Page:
There has been some mainstream media press of late, lightly touching on the subject of global polarity. Yet with little intuitive and/or accurate thought; not unlike a similar case to be made for their biased and/or non-comprehensive MSM political commentary and analysis.
That view simply seeing the U.S. in lone and unchallenged hegemonic status for decades to come. Indeed, one far from reality, with no recognition whatsoever of how “Commulism” (COMMUnism fueled by CapitaLISM) has almost overnight, disturbingly crept in to aggressively challenge that supremacy.
The Analyst offers the following objective assessment to open the debate with thoughtful OpEdNews readers and thinkers, on this important distinction and vision of the future. Commentary generated which hopefully is then considered by the MSM to rethink its own on this and other related fronts. And to help the U.S. evolve with the times, to still thrive and lead.
From a “polarity” in international relations perspective, the overall Cold War situation was really one that can be described as bi-polar, with the world strategically aligning in two camps. Of course the Sino-Soviet split during that period might suggest a multi-polar situation, but the Chinese were again visibly quiet and aside from population numbers arguably not true super power status. So it's questionable during that period whether there was an active third superpower, and too if it came down to picking sides, they’d certainly align Communist (Soviet).
One can argue the period from 1989 until just recently as the world living in a uni-polar situation, with but one superpower being the U.S., possessing most of the global cultural, economic, and military influence. Call it the age of U.S. hegemony, which is now rapidly disappearing as the world moves back to a bi-polar if not derivative multi-polar mix.
Bi-polar from the standpoint that “Commulist China” has emerged as the new superpower offset to the U.S.. Multi-polar from that standpoint that a resurgent “Commulist Russia” is on the heels of China in regaining superpower status. Of course, unlike China and its diversified economy, the Russian economy’s unique exposure and sensitivity to oil and the oil price collapse is inherently clear. However, assuming no collective and substantive global effort to stabilize and sustain lower oil prices, and assuming the Russian economy can avoid collapse, that this economic setback then is a short term phenomenon only, as oil eventually recovers and dramatically increases again in the intermediate to long term.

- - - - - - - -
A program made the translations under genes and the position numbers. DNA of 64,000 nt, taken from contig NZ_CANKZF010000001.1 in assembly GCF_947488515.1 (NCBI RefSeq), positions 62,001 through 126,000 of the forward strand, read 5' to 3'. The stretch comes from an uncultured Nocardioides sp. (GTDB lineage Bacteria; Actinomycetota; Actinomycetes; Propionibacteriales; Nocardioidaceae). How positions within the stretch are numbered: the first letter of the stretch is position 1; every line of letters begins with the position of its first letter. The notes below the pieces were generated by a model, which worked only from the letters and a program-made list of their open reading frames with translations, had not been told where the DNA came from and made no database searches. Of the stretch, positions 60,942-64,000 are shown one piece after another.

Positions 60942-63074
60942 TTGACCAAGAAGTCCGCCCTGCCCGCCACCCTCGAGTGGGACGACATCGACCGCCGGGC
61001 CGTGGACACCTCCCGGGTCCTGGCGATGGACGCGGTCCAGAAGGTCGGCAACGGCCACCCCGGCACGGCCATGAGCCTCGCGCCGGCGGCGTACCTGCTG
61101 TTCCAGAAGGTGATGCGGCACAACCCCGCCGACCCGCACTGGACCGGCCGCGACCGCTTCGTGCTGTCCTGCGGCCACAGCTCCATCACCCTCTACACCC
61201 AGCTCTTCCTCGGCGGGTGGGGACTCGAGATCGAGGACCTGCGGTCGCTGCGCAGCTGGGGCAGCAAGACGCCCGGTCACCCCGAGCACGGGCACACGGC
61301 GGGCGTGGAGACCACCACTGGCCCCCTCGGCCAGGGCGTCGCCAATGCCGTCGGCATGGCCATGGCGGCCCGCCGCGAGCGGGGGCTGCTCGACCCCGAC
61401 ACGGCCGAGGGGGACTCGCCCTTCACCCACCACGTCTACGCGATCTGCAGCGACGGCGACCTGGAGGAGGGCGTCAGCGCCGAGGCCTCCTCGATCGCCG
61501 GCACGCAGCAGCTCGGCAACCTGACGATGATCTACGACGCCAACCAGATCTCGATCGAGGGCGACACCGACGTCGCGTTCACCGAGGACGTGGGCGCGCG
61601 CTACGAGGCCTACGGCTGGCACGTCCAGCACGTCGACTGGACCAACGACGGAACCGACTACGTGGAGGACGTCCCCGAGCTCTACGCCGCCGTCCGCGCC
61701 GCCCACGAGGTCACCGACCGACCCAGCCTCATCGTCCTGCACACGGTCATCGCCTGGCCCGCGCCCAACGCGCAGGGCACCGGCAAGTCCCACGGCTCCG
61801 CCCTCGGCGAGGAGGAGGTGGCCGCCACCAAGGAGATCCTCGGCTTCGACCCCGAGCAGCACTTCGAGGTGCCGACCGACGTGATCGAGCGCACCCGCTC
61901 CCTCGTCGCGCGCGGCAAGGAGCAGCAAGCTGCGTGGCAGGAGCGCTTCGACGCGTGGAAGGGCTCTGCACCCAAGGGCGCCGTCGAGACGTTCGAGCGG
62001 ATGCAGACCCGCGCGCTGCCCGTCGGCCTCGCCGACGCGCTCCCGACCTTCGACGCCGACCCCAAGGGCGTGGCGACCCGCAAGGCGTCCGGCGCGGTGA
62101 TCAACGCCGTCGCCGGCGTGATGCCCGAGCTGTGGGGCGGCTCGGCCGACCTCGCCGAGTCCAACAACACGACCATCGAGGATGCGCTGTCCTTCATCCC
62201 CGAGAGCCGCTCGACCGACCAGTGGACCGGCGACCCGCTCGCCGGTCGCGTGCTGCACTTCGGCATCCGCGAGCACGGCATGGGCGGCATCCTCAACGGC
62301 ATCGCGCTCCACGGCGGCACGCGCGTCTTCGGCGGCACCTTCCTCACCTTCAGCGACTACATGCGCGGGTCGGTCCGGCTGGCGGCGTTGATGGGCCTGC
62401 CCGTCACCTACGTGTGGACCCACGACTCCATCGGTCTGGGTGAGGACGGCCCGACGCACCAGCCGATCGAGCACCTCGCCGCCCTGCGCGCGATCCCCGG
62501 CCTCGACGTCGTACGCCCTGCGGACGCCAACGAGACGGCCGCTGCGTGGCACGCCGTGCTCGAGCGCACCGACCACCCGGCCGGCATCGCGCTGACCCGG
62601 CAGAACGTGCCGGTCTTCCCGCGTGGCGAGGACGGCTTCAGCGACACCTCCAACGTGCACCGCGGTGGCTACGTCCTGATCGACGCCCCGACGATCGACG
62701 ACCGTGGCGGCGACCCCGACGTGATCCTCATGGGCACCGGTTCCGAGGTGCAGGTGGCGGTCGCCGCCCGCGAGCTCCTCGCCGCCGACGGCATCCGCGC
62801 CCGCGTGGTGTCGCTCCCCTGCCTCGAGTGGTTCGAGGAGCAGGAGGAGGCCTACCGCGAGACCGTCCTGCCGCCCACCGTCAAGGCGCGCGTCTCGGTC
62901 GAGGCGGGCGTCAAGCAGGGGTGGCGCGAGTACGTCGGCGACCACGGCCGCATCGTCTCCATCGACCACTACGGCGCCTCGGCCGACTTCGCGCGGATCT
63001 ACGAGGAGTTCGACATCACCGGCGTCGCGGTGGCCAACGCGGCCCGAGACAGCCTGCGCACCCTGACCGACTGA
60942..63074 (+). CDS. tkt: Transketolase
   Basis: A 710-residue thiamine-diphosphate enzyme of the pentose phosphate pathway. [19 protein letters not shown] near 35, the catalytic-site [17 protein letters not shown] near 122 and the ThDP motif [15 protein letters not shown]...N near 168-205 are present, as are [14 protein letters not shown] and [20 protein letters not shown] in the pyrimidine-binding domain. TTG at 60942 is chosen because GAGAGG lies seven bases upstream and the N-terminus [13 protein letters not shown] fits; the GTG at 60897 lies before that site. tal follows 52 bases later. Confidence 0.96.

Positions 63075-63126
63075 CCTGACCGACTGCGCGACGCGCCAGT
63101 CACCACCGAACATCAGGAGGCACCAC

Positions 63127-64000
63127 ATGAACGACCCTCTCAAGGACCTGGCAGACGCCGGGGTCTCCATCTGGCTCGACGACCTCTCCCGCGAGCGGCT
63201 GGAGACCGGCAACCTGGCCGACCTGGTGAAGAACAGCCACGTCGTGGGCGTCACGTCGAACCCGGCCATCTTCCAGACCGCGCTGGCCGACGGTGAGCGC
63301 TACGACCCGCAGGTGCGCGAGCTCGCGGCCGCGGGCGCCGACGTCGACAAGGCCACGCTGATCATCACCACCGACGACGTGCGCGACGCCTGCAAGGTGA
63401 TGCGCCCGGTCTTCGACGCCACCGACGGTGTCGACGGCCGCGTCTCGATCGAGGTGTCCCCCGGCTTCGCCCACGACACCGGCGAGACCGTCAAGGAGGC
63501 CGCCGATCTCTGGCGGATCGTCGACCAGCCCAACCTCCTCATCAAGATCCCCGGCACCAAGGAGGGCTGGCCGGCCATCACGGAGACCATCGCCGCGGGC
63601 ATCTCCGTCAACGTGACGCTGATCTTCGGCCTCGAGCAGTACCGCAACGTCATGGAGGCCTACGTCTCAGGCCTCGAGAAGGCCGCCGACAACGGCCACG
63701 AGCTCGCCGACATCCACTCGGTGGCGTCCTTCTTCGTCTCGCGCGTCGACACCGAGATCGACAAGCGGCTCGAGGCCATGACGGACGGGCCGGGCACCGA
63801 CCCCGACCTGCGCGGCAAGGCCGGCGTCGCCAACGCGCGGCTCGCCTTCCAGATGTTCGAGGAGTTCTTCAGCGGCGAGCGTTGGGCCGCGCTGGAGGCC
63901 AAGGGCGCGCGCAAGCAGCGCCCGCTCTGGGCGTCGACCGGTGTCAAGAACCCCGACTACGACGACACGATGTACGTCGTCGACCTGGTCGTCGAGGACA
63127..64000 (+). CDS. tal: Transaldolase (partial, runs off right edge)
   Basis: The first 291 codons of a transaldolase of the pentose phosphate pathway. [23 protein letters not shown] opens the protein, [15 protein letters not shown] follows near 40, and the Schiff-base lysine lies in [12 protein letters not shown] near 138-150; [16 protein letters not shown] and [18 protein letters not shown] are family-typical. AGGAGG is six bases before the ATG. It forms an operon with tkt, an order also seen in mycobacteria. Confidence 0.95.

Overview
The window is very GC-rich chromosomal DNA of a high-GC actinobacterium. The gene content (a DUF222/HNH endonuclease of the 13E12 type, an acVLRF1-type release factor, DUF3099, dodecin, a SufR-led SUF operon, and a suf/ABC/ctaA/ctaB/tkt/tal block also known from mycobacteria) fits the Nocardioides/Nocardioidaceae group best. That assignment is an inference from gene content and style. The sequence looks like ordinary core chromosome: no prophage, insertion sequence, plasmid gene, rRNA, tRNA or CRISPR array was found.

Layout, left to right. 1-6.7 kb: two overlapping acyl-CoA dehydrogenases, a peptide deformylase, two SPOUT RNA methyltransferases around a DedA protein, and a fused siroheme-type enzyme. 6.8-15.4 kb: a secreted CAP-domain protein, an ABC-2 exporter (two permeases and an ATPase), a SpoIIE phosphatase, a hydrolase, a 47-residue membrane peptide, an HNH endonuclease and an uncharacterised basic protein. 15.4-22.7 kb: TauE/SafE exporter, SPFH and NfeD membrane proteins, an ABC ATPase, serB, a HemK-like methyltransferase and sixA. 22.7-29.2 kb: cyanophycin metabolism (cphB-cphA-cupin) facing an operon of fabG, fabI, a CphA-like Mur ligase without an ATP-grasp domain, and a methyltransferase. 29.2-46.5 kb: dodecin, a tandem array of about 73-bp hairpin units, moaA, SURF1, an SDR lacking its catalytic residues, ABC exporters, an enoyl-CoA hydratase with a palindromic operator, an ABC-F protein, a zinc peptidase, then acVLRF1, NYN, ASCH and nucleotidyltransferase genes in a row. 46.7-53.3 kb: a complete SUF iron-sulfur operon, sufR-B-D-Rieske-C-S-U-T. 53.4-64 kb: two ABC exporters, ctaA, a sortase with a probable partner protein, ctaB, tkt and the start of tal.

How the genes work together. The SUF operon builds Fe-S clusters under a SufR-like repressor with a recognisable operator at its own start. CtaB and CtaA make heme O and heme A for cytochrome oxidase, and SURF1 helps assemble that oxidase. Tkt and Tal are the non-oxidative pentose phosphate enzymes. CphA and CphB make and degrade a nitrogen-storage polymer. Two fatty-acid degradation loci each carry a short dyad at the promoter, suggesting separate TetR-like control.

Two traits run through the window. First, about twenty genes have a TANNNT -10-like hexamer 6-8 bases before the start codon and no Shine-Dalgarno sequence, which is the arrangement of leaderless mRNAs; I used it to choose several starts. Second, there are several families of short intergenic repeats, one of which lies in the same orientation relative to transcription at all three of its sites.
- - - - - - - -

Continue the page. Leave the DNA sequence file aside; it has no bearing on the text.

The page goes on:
Note: See Author’s coming article on “Oil Dictatorships”.
Other key nations, most notably BRIC + V countries India and Brazil are on the rise and at the cusp of achieving superpower status too. Vietnam (V), has aggressively embraced Commulism and is rapidly on the rise and emerging as a global power player. Given it’s growing economic might (e.g. As China’s prosperity causes labor costs to rise, China now increasingly contracts for outsourced manufacturing with Vietnam. Think Vietnam’s development at a point where China was 15 years ago), not to mention huge standing military, the Analyst suggests it be added to the high profile BRIC mix.
With Russia (and Vietnam) clearly aligned with China and Commulism, it then comes down to how India and Brazil and their own respective global strategic partners ultimately either align or not to the U.S. or China or a derivative block unto themselves and others, that will determine the next evolutionary phase of global polarity at least over the intermediate term.
A comment regarding the term "superpower". In the purest sense, which historically implied the ability of a nation to sustain itself more or less independent of the rest of the world, "superpower" may be a term of the past as respects both the U.S. (and China too) which is now deeply rooted and dependent on the global economy. China, with its ravenous appetite for natural resources, has increasing demands for food, water and minerals from across the globe to support both its population’s basic needs as well as fuel for its economic growth engine, thus generating growing dependencies and designs on other nations too. To this point, China’s (and Russia’s) aggressive investment and influence generating efforts in both Africa and South America are of significant interest and note, seemingly falling under the radar of the MSM, evident the lack of notice and coverage.
Thus, the passing of the hegemonic and/or monolithic superpower model is at hand. Unlike Cold War I, the dawn of the age of true “power blocks” is here. These will not be simply at the ready, paper military alliances but rather integrated, active and driven economic power projection entities.
This too helping the U.S. to constructively evolve under President Obama from a hegemonic to a bipolar world, yielding a refreshing new (vs. the last eight years) and shifting “unilateralism to diplomacy” approach towards the international community. This under the new umbrella theme - “Smart Power”.
Accordingly, the term hegemony will soon fade from the public lexicon, for good, as the term “superpower” itself evolves to “superblocks”.
Note: Watch for the Author’s upcoming follow-on article - “Avoiding the Roman Fall”.